Yesterday I put up a post documenting my 10 mile drive from Yorkville to Montgomery along the Fox River looking for bald eagles. When I had got to 20 of them, I quit counting and enjoyed just looking for them.
Relatively early this morning I took that same 10 mile drive and decided to let the OCD side of me count every single eagle I saw.
Last night we had temperatures down into the single digits out my way and when I headed out it was 12 degrees. I was a bit surprised to see one long stretch of the Fox River that was locked up with ice yesterday, suddenly have a wide open stretch of flowing water. Kind of flies in the face of logic, but the eagles liked it. Saw three there today where yesterday there were none.
All total I saw 39 bald eagles in this short 10 mile drive up the river. I’m sure there are many more. This 10 mile stretch of the river has long stretches that are inaccessible by car. Over the years, during the warmer months, I’ve waded just about all of it in pursuit of smallmouth bass, but with temps in the teens I couldn’t gather up the stamina to make the long hikes through tougher terrain just to look for eagles. A heartier soul with a good map should be able to figure out how to get to these more remote stretches.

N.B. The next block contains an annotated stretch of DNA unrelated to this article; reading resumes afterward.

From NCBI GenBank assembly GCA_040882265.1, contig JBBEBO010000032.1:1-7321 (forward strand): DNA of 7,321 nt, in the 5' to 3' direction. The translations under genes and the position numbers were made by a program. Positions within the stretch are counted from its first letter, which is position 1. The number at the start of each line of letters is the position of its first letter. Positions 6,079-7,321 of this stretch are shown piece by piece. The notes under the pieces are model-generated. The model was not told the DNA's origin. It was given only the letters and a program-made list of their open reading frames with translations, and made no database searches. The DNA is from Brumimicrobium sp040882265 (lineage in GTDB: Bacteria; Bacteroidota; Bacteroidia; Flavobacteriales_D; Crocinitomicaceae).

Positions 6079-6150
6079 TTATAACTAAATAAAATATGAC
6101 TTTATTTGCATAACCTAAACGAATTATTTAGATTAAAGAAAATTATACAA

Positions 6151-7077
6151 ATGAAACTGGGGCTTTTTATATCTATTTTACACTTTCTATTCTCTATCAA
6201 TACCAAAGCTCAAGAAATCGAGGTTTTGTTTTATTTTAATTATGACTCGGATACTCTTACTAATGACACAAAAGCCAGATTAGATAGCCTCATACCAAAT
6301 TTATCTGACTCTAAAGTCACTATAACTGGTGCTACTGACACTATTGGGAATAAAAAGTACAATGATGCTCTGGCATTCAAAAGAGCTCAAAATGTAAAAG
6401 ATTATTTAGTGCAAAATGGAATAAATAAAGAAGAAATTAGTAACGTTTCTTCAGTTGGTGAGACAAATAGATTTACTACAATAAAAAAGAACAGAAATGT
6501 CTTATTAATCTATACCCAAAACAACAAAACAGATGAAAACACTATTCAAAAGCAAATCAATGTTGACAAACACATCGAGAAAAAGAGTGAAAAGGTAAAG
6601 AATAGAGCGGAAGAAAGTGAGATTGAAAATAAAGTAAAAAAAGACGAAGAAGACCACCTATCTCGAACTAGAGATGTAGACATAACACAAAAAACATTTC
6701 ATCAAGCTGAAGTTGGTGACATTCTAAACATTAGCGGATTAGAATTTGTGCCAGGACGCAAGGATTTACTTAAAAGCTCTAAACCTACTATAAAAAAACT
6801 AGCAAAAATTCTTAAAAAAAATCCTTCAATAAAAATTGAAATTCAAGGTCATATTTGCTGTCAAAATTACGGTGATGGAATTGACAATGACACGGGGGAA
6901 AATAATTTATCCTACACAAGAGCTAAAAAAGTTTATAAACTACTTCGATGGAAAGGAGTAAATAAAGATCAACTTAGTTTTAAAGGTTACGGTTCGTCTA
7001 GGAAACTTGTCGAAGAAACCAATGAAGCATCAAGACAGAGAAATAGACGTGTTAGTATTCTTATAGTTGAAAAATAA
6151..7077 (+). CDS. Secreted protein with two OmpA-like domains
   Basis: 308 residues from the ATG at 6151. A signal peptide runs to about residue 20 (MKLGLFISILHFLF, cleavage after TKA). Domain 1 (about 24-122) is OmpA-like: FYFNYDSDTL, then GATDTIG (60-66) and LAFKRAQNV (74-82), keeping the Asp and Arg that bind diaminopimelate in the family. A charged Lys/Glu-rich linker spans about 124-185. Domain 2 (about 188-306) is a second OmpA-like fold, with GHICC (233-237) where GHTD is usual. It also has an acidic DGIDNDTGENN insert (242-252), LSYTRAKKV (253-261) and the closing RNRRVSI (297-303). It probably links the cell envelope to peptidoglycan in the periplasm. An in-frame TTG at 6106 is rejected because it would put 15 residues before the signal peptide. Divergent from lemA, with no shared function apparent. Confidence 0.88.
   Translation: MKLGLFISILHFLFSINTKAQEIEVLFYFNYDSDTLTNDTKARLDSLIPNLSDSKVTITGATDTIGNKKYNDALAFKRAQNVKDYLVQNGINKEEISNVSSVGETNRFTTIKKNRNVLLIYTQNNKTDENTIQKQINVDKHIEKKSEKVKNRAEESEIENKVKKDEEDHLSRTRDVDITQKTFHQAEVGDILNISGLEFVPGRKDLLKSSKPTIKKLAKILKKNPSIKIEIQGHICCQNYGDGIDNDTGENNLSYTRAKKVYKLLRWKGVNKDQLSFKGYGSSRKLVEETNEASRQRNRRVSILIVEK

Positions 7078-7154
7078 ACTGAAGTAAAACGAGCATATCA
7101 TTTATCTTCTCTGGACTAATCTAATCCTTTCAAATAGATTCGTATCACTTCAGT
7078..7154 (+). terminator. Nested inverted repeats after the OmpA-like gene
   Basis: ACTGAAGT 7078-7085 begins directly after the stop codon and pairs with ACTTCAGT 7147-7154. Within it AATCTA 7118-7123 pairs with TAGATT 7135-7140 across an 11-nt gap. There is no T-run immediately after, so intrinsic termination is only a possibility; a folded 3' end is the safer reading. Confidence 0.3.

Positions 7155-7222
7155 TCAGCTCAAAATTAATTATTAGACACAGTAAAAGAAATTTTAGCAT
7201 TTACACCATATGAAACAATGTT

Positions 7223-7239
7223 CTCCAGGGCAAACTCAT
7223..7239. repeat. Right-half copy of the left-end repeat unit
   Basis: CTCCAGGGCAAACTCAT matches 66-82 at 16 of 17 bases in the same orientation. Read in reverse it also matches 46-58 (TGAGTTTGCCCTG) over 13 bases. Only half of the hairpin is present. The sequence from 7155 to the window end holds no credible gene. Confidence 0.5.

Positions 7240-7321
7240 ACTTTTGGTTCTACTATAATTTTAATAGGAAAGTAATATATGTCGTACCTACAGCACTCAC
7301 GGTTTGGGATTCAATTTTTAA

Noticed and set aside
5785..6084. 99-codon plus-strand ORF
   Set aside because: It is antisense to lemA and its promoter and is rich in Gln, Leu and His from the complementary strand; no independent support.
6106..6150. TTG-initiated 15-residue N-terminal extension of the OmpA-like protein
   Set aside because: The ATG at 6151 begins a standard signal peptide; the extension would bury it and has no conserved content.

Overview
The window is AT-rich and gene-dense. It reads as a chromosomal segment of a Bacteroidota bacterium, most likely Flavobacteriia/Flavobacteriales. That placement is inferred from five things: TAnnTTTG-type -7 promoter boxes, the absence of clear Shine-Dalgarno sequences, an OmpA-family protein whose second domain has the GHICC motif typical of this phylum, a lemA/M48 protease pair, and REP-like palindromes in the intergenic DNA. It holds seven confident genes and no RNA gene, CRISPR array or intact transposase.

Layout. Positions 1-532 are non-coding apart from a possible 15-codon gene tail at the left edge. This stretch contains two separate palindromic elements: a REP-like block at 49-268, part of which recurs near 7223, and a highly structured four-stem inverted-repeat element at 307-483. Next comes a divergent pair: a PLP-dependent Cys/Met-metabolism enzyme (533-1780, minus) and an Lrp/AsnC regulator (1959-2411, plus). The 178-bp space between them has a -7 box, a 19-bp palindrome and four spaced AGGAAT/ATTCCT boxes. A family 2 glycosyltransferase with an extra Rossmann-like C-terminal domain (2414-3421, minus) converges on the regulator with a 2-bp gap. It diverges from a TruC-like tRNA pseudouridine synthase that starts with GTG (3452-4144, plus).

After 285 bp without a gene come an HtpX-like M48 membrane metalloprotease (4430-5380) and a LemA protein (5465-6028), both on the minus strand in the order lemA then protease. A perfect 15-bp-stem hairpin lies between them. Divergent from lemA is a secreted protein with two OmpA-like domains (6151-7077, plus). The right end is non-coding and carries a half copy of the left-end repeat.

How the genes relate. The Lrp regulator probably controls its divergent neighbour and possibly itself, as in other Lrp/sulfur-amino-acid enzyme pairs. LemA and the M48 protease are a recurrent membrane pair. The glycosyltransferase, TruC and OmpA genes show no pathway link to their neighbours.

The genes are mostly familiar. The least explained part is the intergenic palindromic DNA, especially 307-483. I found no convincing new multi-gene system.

There were quite a few others out early to do the same as me. Cars were moving slowly up Route 25, more cars were parked along the side of the road and people with cameras, tripods and binoculars were lined up to get a better look at the eagles. With the cloudless skies this morning, the birds were pretty well lit up in the sunshine and much easier to spot.
This weekend is Eagle Watch Weekend at Starved Rock State Park. I know a few people that head down to that event every year. With what little competitive blood I have in me, I am looking forward to hearing their eagle sighting reports and hoping it’s half of what’s been seen so much closer to home. That’ll teach them.
No pictures today. All of the eagles seen were on the opposite side of the river and I’ve grown accustomed to the limitations of my camera equipment.
Photo courtesy of Larry Granat and his Facebook page The Kendall County Bird Page.